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Re: FYI -- Microraptor gui, Burnham and Alexander, PNAS...
Dan Chure <email@example.com> wrote:
> Does anyone have the citation for
> this yet?
Alexander, D.E., Gong, E., Martin, L.D., Burnham, D.A., and Falk, A.R. (2010).
Model tests of gliding with different hindwing configurations in the
four-winged dromaeosaurid _Microraptor gui_. PNAS published online before
print January 25, 2010, doi:10.1073/pnas.0911852107
(I hope the little degrees signs come out OK in this copy-and-pasted
Abstract: "Fossils of the remarkable dromaeosaurid _Microraptor gui_ and
relatives clearly show well-developed flight feathers on the hind limbs as well
as the front limbs. No modern vertebrate has hind limbs functioning as
independent, fully developed wings; so, lacking a living example, little
agreement exists on the functional morphology or likely flight configuration of
the hindwing. Using a detailed reconstruction based on the actual skeleton of
one individual, cast in the round, we developed light-weight, three-dimensional
physical models and performed glide tests with anatomically reasonable hindwing
configurations. Models were tested with hindwings abducted and extended
laterally, as well as with a previously described biplane configuration.
Although the hip joint requires the hindwing to have at least 20Â of negative
dihedral (anhedral), all configurations were quite stable gliders. Glide
angles ranged from 3Â to 21Â with a mean
estimated equilibrium angle of 13.7Â, giving a lift to drag ratio of 4.1:1 and
a lift coefficient of 0.64. The abducted hindwing modelâs equilibrium glide
speed corresponds to a glide speed in the living animal of 10.6 msâ1. Although
the biplane model glided almost as well as the other models, it was
structurally deficient and required an unlikely weight distribution (very heavy
head) for stable gliding. Our model with laterally abducted hindwings
represents a biologically and aerodynamically reasonable configuration for this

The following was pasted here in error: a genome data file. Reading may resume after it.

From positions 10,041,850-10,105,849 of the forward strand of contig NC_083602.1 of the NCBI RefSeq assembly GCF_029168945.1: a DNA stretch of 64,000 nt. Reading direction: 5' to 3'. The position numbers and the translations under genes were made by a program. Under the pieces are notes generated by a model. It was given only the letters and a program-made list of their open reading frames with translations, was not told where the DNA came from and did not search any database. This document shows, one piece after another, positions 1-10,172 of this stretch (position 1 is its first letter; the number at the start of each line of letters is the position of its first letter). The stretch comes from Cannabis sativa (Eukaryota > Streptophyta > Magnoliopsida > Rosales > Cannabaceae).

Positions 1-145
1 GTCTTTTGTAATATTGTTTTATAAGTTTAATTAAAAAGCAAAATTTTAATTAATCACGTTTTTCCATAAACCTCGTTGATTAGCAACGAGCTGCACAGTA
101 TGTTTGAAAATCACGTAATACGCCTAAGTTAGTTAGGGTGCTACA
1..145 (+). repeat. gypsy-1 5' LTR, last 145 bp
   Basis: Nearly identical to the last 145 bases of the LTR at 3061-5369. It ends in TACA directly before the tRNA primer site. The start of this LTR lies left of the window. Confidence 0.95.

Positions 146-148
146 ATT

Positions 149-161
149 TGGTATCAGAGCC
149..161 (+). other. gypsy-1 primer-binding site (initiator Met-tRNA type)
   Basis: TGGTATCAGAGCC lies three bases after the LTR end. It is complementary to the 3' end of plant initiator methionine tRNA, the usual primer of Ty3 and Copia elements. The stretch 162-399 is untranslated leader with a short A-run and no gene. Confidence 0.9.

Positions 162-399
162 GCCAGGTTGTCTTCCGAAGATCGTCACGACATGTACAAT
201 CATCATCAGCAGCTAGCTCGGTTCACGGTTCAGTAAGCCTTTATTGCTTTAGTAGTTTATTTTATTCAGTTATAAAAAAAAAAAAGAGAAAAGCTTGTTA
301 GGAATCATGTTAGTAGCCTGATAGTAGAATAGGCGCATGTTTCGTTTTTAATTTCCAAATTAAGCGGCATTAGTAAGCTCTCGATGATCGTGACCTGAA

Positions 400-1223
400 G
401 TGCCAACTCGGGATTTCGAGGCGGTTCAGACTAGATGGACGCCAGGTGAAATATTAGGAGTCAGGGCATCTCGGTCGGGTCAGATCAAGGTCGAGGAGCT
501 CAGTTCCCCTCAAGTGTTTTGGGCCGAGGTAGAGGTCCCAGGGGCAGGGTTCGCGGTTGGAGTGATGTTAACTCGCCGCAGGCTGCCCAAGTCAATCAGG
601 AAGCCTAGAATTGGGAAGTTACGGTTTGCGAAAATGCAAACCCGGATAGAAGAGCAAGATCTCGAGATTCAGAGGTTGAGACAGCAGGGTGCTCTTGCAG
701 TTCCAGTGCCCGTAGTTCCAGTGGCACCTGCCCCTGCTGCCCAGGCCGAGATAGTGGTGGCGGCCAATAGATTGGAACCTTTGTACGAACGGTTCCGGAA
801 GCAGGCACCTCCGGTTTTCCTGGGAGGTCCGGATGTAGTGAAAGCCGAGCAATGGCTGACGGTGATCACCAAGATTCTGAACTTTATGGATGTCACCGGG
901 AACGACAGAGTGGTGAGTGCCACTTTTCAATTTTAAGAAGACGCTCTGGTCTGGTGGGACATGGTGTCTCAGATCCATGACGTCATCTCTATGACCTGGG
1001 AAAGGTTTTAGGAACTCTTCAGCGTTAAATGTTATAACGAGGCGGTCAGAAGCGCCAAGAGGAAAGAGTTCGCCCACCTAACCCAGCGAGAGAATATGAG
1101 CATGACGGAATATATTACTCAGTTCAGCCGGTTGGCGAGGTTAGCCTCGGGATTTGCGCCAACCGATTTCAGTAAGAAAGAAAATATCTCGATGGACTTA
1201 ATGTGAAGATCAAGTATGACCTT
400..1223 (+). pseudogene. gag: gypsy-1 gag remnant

four-winged gliding animal. _M. gui_'s feathered hindwings, although effective
for gliding, would have seriously hampered terrestrial locomotion."
The opening line of the main text put me in a bad humor, right off the bat:
"Evidence now exists that should settle the long-running debate
over a ground-up origin of avian flight vs. the evolution of
avian flight from a trees-down glider. This evidence shows that
the protoavian was arboreal (1) rather than a terrestrial cursor as
many have suggested (2â4)."
In other words, the artificial dichotomy between "trees-down" and "ground-up"
is revived. It ignores abundant evidence pointing to the possibility of a
'dual-mode' lifestyle, i.e. divided between both ground and trees (e.g., Glen &
Then there's this statement, further on:
"New anatomical information based on the discovery of several hundred specimens
similar to the four-winged glider _M. gui_ (and related taxa) has produced
converging lines of evidence demonstrating that the original
describers of _M. gui_ (5) were correct in their interpretation of the
I really hope the authors are not arguing that posture-in-death reflects
posture-in-life. Strange things happen to ligaments after a creature dies.
Besides, once a creature has shed its mortal coils it no longer feels
excruciating pain when muscles are stretched or twisted beyond their limits in
This reminds me of the argument that fossil birds such as _Archaeopteryx_ had a
orientation, with metatarsal I articulating directly on the posterior surface
of metatarsal II. This ignores the fact that this attachment would disrupt
passage of the flexor tendons. This situation is untenable in a living
theropod (who prefer to avoid snapping their own tendons), but not so much of a
problem for a dead one.
Finally, another red flag comes up in the Discussion:
"We suggest that _Microraptor_ was an adept glider and would have had little
difficulty gliding from tree trunk to tree trunk or climbing trees, but would
have been very awkward and vulnerable on the ground."
How adept can you be in the trees, when movement at the wrist and ankle joints
are each confined to a single plane (arboreal mammals tend to have highly
flexible wrists and ankles), and neither the hand nor pes was capable of
I think Alexander &c have it backwards: _Microraptor_ was comfortable on the
ground (it has the proportions of a cursor), but clumsy in trees. There's no
evidence that _Microraptor_'s osteology was substantially different to that of
any other maniraptoran.